US Navy Gun Destroyer 1945-88 – Fletcher class to Forrest Sherman class, Mark Stille

US Navy Gun Destroyer 1945-88 – Fletcher class to Forrest Sherman class, Mark Stille

New Vanguard 322

During the early decades of the Cold War the gun armed destroyer was the most numerous type of major combatant in the US Navy, simply because hundreds had been completed during the Second World War. 

Three of the five classes studied here (the Fletcher, Sumner and Gearing classes) were constructed during the Second World War in large numbers, with over 300 of the three designs build. Inevitably these ships would become the heart of the post-war destroyer force, with the least of the Gearing ships serving into the 1980s. New post-war construction of mainly gun armed destroyers was limited to the four ships of the Mitscher class and the eighteen of the Forrest Sherman class. 

The design chapter looks both at the original design of each class, and the most common modifications, such as the conversion of many wartime destroyers into dedicated anti-submarine warfare vessels (as DDEs). This section also covers the FRAM Program, which saw many of these older destroyers given an extensive re-build to extend their service life.

The brief Weapons chapter gives an overview of the main guns used on these ships, covering the main 5in and 3in guns, although only in a single page. Missiles and Torpedoes get one paragraph each, mainly because neither were really significant on these ships during the Codl War. Anti-submarine weapons get the biggest section, looking at the series of weapons that replaced the wartime depth charges and Hedgehog mortars. Sensors looks at post-war radar and sonar, again fairly briefly.

The service chapter again gives a pretty brief overview of where these destroyers were used. We start with a paragraph that lists the areas in which US destroyers earned battle stars and campaign ribbons, ranging from the Korean War to operations off Iran in the early 1980s. This is followed by sections on each class, starting with how many of them were damaged and where, and how many battle stars and campaign ribbons each type won in each campaign. This is a neat way of providing a useful overview of their service records in the limited space available.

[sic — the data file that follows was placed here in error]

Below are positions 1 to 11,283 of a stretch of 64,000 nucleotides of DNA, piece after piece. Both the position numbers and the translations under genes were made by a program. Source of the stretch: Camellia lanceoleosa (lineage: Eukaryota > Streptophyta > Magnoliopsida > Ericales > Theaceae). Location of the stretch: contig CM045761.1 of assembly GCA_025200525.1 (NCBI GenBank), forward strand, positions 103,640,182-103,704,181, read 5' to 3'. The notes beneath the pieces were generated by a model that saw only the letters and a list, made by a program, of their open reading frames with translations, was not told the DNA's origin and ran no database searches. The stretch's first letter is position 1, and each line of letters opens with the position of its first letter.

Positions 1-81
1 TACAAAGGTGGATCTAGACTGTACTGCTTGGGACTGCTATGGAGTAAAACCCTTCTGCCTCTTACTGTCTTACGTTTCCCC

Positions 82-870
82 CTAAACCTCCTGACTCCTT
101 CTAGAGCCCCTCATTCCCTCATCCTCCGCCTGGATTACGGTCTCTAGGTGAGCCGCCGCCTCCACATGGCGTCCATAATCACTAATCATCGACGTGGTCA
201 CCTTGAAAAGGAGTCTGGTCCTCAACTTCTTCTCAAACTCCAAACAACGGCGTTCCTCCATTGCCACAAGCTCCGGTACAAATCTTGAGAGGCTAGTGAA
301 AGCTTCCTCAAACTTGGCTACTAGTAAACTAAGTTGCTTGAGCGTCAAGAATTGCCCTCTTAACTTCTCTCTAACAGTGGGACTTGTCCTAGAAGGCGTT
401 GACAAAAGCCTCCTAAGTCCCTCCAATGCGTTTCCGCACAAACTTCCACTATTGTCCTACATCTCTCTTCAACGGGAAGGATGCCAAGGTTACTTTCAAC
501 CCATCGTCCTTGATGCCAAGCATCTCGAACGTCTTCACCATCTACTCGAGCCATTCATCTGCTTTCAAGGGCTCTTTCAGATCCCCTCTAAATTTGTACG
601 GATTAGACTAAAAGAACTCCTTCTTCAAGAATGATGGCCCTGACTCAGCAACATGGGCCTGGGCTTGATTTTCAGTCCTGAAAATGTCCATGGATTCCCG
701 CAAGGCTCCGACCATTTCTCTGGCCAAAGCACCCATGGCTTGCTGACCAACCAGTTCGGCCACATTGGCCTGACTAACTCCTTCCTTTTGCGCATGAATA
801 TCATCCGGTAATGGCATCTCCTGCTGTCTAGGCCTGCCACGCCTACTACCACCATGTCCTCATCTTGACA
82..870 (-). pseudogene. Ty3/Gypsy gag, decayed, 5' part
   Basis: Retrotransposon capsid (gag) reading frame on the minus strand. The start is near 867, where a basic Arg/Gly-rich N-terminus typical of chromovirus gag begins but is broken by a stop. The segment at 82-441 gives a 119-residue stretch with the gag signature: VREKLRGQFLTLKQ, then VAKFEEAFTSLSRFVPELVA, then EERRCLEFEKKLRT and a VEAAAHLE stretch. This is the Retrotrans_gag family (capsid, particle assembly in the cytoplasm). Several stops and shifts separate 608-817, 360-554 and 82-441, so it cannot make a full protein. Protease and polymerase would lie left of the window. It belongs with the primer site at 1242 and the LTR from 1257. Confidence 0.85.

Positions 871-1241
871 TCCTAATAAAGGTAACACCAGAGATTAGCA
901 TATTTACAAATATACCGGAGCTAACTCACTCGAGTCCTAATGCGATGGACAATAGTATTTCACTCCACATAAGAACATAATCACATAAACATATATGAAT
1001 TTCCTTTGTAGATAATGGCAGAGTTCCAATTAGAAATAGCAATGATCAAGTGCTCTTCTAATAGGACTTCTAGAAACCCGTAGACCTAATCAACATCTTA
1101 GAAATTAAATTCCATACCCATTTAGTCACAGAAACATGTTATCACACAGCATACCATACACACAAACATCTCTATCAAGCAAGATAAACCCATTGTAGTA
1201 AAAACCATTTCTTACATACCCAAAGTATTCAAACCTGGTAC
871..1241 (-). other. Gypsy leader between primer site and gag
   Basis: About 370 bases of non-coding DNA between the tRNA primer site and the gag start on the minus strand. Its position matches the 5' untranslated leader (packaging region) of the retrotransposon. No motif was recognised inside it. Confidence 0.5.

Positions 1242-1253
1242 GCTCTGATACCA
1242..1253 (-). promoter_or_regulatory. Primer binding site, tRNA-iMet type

The final chapter, looking at the individual Destroyer Classes, is by far the largest, taking up over half of the book. Here we get far more details on how each class was modified, so for the Fletcher class we get details of the SCB 74A modernization, DDE conversion, the very limited number that got FRAM work, and the default upgrade carried out on those ships that were recalled but not given any of the named upgrades (often this involved replacing older weapons with newer systems – 40mm and 20mm AA guns with 3in/50 gins for example). We also look at how many of each class were active over time. Each class gets a table listing all of the ships that servedin the Cold War, when they were recommissioned or commissioned, when and how they were modernised and their eventual fate.

The main focus of this book is on how the ships in these five classes were modified to cope with the changed demands of war in the Cold War period. This was a period in which the US Navy had no opponents with a significant surface fleet, so the focus was on anti-submarine and anti-aircraft abilities, and the bulk of the changes made were intended to improve these mainly older ships abilities to cope with the far more advanced submarines of the post-war period and the threat of much faster jet aircraft. The result is a useful guide to what these ships were, and how they were updated.

USN Cold War Destroyer Designs
USN Cold War Destroyer Weapons
USN Cold War Destroyer Sensors
Cold War Gun Destroyers at War and In Peace
The Destroyer Classes

Author: Mark Stille
Edition: Paperback
Pages: 48
Publisher: Osprey
Year: 2023

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